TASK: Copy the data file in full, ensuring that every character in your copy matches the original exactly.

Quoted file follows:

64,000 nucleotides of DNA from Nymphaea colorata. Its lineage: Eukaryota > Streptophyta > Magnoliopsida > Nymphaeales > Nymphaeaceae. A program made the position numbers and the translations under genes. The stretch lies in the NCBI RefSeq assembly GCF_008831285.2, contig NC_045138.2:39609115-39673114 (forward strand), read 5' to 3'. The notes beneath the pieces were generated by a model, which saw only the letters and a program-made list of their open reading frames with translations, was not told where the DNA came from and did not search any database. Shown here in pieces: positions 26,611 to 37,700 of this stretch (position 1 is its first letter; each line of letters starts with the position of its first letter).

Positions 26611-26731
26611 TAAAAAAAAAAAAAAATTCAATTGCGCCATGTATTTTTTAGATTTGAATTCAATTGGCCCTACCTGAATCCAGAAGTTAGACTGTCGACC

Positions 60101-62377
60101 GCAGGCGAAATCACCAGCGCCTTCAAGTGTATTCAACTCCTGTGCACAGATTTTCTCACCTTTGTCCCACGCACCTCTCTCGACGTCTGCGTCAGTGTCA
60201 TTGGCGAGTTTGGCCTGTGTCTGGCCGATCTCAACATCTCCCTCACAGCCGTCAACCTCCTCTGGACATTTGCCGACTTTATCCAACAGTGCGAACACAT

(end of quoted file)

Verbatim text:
64,000 nucleotides of DNA from Nymphaea colorata. Its lineage: Eukaryota > Streptophyta > Magnoliopsida > Nymphaeales > Nymphaeaceae. A program made the position numbers and the translations under genes. The stretch lies in the NCBI RefSeq assembly GCF_008831285.2, contig NC_045138.2:39609115-39673114 (forward strand), read 5' to 3'. The notes beneath the pieces were generated by a model, which saw only the letters and a program-made list of their open reading frames with translations, was not told where the DNA came from and did not search any database. Shown here in pieces: positions 26,611 to 37,700 of this stretch (position 1 is its first letter; each line of letters starts with the position of its first letter).

Positions 26611-26731
26611 TAAAAAAAAAAAAAAATTCAATTGCGCCATGTATTTTTTAGATTTGAATTCAATTGGCCCTACCTGAATCCAGAAGTTAGACTGTCGACC

Positions 60101-62377
60101 GCAGGCGAAATCACCAGCGCCTTCAAGTGTATTCAACTCCTGTGCACAGATTTTCTCACCTTTGTCCCACGCACCTCTCTCGACGTCTGCGTCAGTGTCA
60201 TTGGCGAGTTTGGCCTGTGTCTGGCCGATCTCAACATCTCCCTCACAGCCGTCAACCTCCTCTGGACATTTGCCGACTTTATCCAACAGTGCGAACACAT